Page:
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Author: Steve Litt
To: dng
Old-Topics: Re: [DNG] Er, Not that way ? .Re: Announcing Devuan 4.0: Chimaera!
Subject: [DNG] FHS deficiencies: Was: Er, Not that way ? .Re: Announcing Devuan 4.0: Chimaera!
Olaf Meeuwissen said on Mon, 18 Oct 2021 18:52:05 +0900

>Hi Steve,
>Steve Litt writes:

>> On more thing. When *I* write a program, I never put it in /usr/bin
>> or /usr/local/bin or /opt. I have my own directory, called /d/bats
>> (last century it was called D:\BATS when I used Windows), to contain
>> all executables


>Might I suggest $HOME/bin :-)

~/bin isn't ideal for two reasons:

1) It's integrated with all sorts of config, cache, and who knows what,
and can easily be lost or wiped out in a re-installation.

2) On a *personal* computer, a place to store all self developed data
is needed.

I have nothing against the standard File Hierarchy System (FHS) for
servers. It works, it's stood the test of time for 40 years, and it's

How different things are on a *personal* computer. On a server, it's
all about the computer (virtual or metal), and the user is incidental.
On the personal computer, it's all about the user, and the computer is

On a server, it's just fine (sort of) to store all locally developed
and/or used data, config and executables under /usr/local. But on a
personal computer I sure wouldn't want to store my stuff in a directory
owned by root, or under a directory owned by root. I want it in a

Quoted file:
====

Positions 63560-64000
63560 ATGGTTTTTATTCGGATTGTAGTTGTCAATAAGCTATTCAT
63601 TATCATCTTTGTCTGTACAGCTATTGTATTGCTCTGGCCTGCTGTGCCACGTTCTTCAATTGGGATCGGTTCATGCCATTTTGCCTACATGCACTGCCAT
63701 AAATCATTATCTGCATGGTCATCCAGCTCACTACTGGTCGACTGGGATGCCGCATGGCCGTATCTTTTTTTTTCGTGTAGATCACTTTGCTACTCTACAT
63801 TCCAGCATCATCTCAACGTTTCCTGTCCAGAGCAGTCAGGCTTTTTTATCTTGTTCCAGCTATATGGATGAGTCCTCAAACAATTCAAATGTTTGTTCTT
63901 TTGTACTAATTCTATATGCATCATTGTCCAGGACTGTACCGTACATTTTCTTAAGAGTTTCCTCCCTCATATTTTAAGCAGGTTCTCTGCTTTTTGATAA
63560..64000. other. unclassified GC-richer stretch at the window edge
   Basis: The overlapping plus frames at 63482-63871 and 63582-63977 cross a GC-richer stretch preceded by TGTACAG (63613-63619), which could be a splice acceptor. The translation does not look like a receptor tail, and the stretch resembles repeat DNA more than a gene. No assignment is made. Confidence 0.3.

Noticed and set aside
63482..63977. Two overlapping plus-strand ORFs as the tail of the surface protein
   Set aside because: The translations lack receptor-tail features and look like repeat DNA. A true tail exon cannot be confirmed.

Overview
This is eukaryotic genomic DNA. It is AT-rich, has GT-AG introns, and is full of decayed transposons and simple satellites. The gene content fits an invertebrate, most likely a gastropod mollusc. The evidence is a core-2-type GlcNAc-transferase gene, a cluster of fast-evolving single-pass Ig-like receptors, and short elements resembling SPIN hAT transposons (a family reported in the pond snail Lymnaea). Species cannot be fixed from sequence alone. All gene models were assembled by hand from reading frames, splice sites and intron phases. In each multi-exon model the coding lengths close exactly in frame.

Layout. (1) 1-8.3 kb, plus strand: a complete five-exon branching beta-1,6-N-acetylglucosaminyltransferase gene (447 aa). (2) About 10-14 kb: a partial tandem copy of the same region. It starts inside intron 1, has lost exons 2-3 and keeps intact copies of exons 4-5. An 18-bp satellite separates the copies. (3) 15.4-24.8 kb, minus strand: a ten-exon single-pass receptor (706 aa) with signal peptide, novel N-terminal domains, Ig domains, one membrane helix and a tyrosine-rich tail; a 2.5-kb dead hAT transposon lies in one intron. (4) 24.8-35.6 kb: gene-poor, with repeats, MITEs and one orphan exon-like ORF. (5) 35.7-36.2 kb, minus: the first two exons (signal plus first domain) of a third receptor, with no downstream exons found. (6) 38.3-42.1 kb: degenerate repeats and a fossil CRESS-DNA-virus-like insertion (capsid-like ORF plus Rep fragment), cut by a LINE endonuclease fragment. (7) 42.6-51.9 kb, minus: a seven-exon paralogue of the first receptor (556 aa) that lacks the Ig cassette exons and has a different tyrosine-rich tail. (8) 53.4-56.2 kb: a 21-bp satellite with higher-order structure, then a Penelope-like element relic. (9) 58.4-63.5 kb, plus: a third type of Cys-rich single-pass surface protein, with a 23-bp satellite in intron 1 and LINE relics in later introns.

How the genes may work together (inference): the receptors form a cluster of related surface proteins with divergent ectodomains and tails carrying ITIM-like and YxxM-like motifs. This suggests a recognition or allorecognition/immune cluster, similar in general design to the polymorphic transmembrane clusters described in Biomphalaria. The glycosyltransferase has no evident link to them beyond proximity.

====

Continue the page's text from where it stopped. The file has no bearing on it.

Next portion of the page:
directory fully navagable by slitt all the way down.

So isn't that what /home/slitt is for? Not really. /home/slitt is a
huge, disorganized mess with data, config, cache, and all sorts of
other stuff. /home/slitt gets destroyed in every clean install, so I
have a choice:

1) Do a mass copy of the old /home/slitt tree to the new one, and
probably mess up programs whose config system has changed.

2) One by one search the tree for non-config files that are made by
Steve Litt. That this is time consuming is an annoyance. That it's
error prone is very, very bad.

There's also the matter of backup. Do I really want to back up 40,000
files worth of cache to back up my home grown data? Not this iteration
of Steve Litt.

About /home/slitt/bin: Welllll, maybe, but if I need a place to put all
homegrown anyway, why not put my executables there too, and just put it
on my executable path?

So I personally defy FHS by creating /d, owned by Steve Litt, to
contain all my home grown data, programs, config for those programs,
etc. It's really a minor violation of FHS, but it does me immense good.
90% of what I use a computer for is backed up from one tree and laid
back down in that tree. My programs. My books. My copy of the
Troubleshooters.Com website, and my various other websites. All in one
tree, ready to back up or restore at a moment's notice, and small
enough to put on some fairly small media, without cache files and
downloaded files to bloat me up to Blu-Ray size. My stuff under /d is
the important stuff, the stuff whose loss would put me out of business.
Losing the other stuff would be in inconvenience.

I actually violate FHS in a lot of other ways, which I won't elaborate,
to granularize my backup and restore. This works because I'm the one
and only user. Some Personal Computer owners shouldn't do this because
they're not cognizant of different kinds of data. They should probably
do it the FHS way and figure out some backup system, probably brute
force back up all drives, to accommodate their backup needs. But for
the "power user", FHS violations can be helpful and don't do any harm.


Steve Litt
Spring 2021 featured book: Troubleshooting Techniques of the Successful
Technologist http://www.troubleshooters.com/techniques